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    Do an Advanced Search here to read up on several threads on the subject of improved MPGs. What you'll find is akin to what's been offered here already. The biggest impact on your MPGs is your driving habits, ambient temperature, local terrain, type of driving, and traffic. Getting a scanguage/ultraguage can provide you with realtime feedback to help you learn about your vehicle and driving habits. Good luck.
     
  12. Jan 6, 2013 at 2:29 PM
    #12
    knayrb

    knayrb Well-Known Member

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    You would never make up the difference in fuel cost to cover cost of these modifications. IMO, I would save your money for something that really makes a difference. Good luck.
     
  13. Jan 6, 2013 at 2:30 PM
    #13
    xTaKoMA

    xTaKoMA Member

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    right on thankz
     
  14. Jan 6, 2013 at 6:25 PM
    #14
    Loco38SUP

    Loco38SUP Well-Known Member

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    Loud as hell URD exhaust!
    I have the URD 3" cat-back system installed and my mpg did suffer but I don't know if it's from the exhaust or from me stepping on it more to hear the roar!

    RJM
     
  15. Jan 7, 2013 at 2:29 AM
    #15
    pra4sno

    pra4sno Goof Ball

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    How does not spending any money on mods, but still taking $0.80 off EVERY single gallon of fuel you buy?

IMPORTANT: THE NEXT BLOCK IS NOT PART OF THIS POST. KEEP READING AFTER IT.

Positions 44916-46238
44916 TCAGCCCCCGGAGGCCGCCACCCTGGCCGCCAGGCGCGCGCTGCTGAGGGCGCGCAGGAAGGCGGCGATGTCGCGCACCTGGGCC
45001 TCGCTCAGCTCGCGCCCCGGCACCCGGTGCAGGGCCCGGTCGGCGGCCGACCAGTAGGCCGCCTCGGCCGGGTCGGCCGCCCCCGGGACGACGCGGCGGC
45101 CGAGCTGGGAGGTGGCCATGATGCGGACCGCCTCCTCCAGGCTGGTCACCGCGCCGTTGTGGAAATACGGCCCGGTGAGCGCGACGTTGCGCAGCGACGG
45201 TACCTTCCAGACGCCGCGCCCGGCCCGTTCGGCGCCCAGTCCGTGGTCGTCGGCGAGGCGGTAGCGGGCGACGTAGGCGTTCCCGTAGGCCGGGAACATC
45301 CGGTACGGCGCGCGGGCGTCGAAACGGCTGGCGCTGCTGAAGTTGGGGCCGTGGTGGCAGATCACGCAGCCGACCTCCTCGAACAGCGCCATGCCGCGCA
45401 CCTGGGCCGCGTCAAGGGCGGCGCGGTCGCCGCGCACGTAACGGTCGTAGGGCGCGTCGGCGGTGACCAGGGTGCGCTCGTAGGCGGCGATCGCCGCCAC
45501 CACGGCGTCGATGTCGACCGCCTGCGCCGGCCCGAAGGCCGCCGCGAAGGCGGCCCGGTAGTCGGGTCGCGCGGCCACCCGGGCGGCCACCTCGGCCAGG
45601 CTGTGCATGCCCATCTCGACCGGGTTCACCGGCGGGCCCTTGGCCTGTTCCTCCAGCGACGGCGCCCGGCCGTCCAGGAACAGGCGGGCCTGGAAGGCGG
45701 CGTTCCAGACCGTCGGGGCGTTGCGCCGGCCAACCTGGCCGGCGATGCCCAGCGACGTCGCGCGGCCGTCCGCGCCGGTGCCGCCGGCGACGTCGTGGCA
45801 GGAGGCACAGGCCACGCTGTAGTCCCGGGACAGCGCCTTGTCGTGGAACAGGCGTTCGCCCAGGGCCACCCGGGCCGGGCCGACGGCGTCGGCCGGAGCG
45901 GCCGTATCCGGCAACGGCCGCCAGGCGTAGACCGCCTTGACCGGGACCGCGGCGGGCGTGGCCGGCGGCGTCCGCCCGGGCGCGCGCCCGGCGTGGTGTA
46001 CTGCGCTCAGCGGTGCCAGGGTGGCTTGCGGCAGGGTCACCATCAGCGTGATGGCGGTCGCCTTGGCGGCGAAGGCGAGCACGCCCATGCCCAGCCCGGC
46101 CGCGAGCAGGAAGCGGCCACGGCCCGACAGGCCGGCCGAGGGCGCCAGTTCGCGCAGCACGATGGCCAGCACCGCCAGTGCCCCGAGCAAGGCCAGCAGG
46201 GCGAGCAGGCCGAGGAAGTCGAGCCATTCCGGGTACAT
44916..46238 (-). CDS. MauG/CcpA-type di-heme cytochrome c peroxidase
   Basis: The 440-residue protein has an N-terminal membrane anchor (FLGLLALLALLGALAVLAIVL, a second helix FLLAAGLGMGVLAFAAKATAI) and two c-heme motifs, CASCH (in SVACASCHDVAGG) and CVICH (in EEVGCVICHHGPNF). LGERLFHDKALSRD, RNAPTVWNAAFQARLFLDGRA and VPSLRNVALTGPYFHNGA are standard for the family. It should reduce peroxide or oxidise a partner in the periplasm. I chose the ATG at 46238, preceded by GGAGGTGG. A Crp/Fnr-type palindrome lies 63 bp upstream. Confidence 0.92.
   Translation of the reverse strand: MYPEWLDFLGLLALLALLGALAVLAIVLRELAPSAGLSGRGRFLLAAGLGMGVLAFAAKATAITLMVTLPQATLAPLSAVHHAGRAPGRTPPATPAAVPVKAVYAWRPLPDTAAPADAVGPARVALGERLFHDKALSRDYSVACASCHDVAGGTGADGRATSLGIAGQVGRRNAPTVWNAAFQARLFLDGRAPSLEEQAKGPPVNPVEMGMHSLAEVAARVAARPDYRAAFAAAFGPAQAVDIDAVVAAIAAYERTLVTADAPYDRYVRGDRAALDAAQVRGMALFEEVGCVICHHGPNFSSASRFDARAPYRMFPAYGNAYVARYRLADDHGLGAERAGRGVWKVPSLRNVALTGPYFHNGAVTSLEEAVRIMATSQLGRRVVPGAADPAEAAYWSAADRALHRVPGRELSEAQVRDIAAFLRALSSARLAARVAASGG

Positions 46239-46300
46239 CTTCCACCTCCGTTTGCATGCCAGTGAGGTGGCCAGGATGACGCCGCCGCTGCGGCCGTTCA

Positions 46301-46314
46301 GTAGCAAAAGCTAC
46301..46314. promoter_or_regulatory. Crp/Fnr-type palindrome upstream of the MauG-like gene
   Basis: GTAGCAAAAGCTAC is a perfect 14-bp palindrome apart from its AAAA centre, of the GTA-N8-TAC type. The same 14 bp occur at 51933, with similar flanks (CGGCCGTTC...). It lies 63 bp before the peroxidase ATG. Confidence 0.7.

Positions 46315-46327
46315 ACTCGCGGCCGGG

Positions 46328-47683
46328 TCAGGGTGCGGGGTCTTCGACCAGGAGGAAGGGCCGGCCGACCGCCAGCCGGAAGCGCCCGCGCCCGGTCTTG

If you drive 12,000 miles a year, spending $4.00 per gallon, averaging 18mpg you spend $2660.00 on fuel. This fuel cost is obviously high, but we're going with an even number.

    If you buy a cold air intake, exhaust, scan gauge, etc and spend somewhere around $800 to increase your mileage 2 mpg over 12,000 miles, you BARELY $200 a year.

    However, if you invested that $800 into fuel and just driving your truck, and you still drive the same 12,000 miles a year @18mpg, you are reducing your fuel budget by...$800.

    This means the original $4.00 fuel is costing you $2.80 a gallon.

    That is 30% off a gallon! So, if you're paying $3.00 a gallon, we're talking about 45% off a gallon. Even over the life of a vehicle, if you own it 5-10 years, you won't save this kind of money through modifications for fuel consumption.
     
  16. Jan 7, 2013 at 2:30 AM
    #16
    pra4sno

    pra4sno Goof Ball

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    How does not spending any money on mods, but still taking 30-45% off EVERY single gallon of fuel you buy sound?